Texas Instruments' graphing calculator division has long focused on doing one thing particularly well: creating the graphing calculators that most students and teachers use. There have been some hiccups over the years, and we at Cemetech have certainly appreciated some of the alternatives like the Casio Prizm, but there's no denying that Texas Instruments remains the leader of the pack in real-world math usage. Until 2011, all of TI's graphing calculators offered a grayscale or monochrome LCD and similar vertical cases covered in keys. The 2011 introduction of the TI-Nspire CX, at least in this community, was received with mixed emotions. Some appreciated the large color screen, touchpad interface, and newly-added ability to write Lua programs. Others bemoaned the continued lock-out of native C/ASM programs, and criticized the device's document interface as cumbersome and unintuitive. Yesterday, I (and separately, TI-Planet) sat down with two of TI's marketing managers to discuss a new product being announced today. Joining us was Tom, a teacher from Ohio who has been working with this new offering, to provide the educators' perspective. In what is a dramatic departure from all of their previous offerings, Texas Instruments has unveiled two apps for the Apple iPad, called the "TI-Nspire App for iPad" and the "TI-Nspire CAS App for the iPad".
As the names suggest, these apps offer the majority of the TI-Nspire CX and TI-Nspire CX CAS features in the form of iPad apps, each of which will be offered for a penny under $30. While the TI contacts to whom I spoke acknowledged that there are scattered apps available that attempt to teach math concepts or offer math tools, one of the strengths of these apps is a complete, integrated tool that offers almost every feature of the TI-Nspire calculators with a familiar interface. They explained that the app is built to be intuitive to students and teachers who have already used the TI-Nspire calculators, but showed off some of the new opportunities that the iPad provides. Two of the most obvious additions are a larger color screen and touch abilities. With the large screen, graphs can be very detailed without becoming hard to read. Tom spoke of "the power of visualization" and how important he feels visual learning is to driving home math and science concepts to students. I was particularly impressed that you can use your fingers to drag and re-shape graphed functions; in the video below, you can see a user changing the coefficients of a parabola by dragging it. In this age of smartphones and tablets, indeed, a touch interface is often more obvious to younger users than a mouse-based interface, particularly in a piece of mobile technology.
Needless to say, I had many questions about this addition, which Dale Philbrick, marketing manager for mathematics at TI, was happy to answer. First, he reassured me that while this pair of Apps aims to fill a hole with schools that have adopted iPads in the classroom, it doesn't portend any impending change of strategy with TI's handheld calculators. It is meant to be an expansion of the TI-Nspire family rather than a replacement for any existing devices. TI anticipates that the completeness and polish of these apps, including their ability to run the large library of activities that the company has built up for teachers to use in their curricula, will appeal to schools that are now using iPads in their classes. Mr. Philbrick acknowledged that as long as standardized tests like the SAT forbid internet-connected devices and tablets, this will not be an option, but may be used in classroom evaluations, and that the similarity of the interface between the TI-Nspire Apps for iPad and the TI-Nspire calculators would facilitate students using both. I also learned that TI will be showing off these new Apps during sessions and panels at the upcoming T3 2013 conference, where I will be presenting the pedagogical value of teaching programming with graphing calculators.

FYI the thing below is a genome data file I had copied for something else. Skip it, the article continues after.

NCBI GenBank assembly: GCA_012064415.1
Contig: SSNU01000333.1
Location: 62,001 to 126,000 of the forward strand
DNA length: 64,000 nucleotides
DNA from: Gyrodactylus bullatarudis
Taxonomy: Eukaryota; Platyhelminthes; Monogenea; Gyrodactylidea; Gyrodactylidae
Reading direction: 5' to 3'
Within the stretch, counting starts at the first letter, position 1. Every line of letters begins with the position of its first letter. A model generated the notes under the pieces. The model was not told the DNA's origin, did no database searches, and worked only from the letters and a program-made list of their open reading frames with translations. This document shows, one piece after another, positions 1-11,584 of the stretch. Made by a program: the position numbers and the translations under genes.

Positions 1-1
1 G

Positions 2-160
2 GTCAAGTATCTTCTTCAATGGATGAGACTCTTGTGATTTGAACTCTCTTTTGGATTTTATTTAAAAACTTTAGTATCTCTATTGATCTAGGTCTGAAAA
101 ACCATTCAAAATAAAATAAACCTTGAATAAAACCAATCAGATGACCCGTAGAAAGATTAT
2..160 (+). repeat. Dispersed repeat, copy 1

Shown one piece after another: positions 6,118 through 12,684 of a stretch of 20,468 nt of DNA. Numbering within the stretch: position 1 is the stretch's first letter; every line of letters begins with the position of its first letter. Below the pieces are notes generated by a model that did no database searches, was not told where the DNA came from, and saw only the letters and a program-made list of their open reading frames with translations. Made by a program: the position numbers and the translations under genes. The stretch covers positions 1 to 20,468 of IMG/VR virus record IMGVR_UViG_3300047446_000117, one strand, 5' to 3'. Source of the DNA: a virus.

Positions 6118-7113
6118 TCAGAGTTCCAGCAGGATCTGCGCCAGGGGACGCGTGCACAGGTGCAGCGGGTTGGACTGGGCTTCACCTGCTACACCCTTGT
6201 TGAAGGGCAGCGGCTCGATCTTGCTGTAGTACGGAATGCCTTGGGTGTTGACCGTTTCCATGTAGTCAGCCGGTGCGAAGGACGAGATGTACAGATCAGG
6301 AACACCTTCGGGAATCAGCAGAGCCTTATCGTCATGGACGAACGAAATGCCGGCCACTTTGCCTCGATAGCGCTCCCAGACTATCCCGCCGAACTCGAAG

Speaking of programming, I learned that these new apps will be able to run both Lua and Nspire TI-BASIC programs. A new API will eventually be added to Lua programs to allow them to take advantage of the larger screen and to understand touch and possibly multitouch. Nspire TI-BASIC programs will be able to be written directly on the device, while Lua programs must be written with the TI-Nspire Student Software on a computer and then transferred to the device.
These apps are now available, and we look forward to hearing people's reactions to them. I will certainly bring updates as I get them, and provide a firsthand look at the apps when I get to use them at T3 (or sooner, if the opportunity presents itself). What do you think of these new chances? Is this an inevitable shift that had to happen sooner or later as powerful mobile devices become ubiquitous? How do you see them affecting math instruction in the classroom; do you think the lure of distractions on an iPad would be too great? Will traditional handhelds like the highly-anticipated TI-84 Plus C Silver Edition remain relevant? Be sure to join in the lively discussion in the attached topic.
Editor's Note: TI has noted that there are "no plans for an Android app at this time," and has also provided this update on the App: "Immediately after the TI-Nspire Apps for iPad were posted on the App Store, we discovered an issue with App Store settings and have temporarily removed these apps from the store. We are working to update these settings and will repost the apps as soon as possible."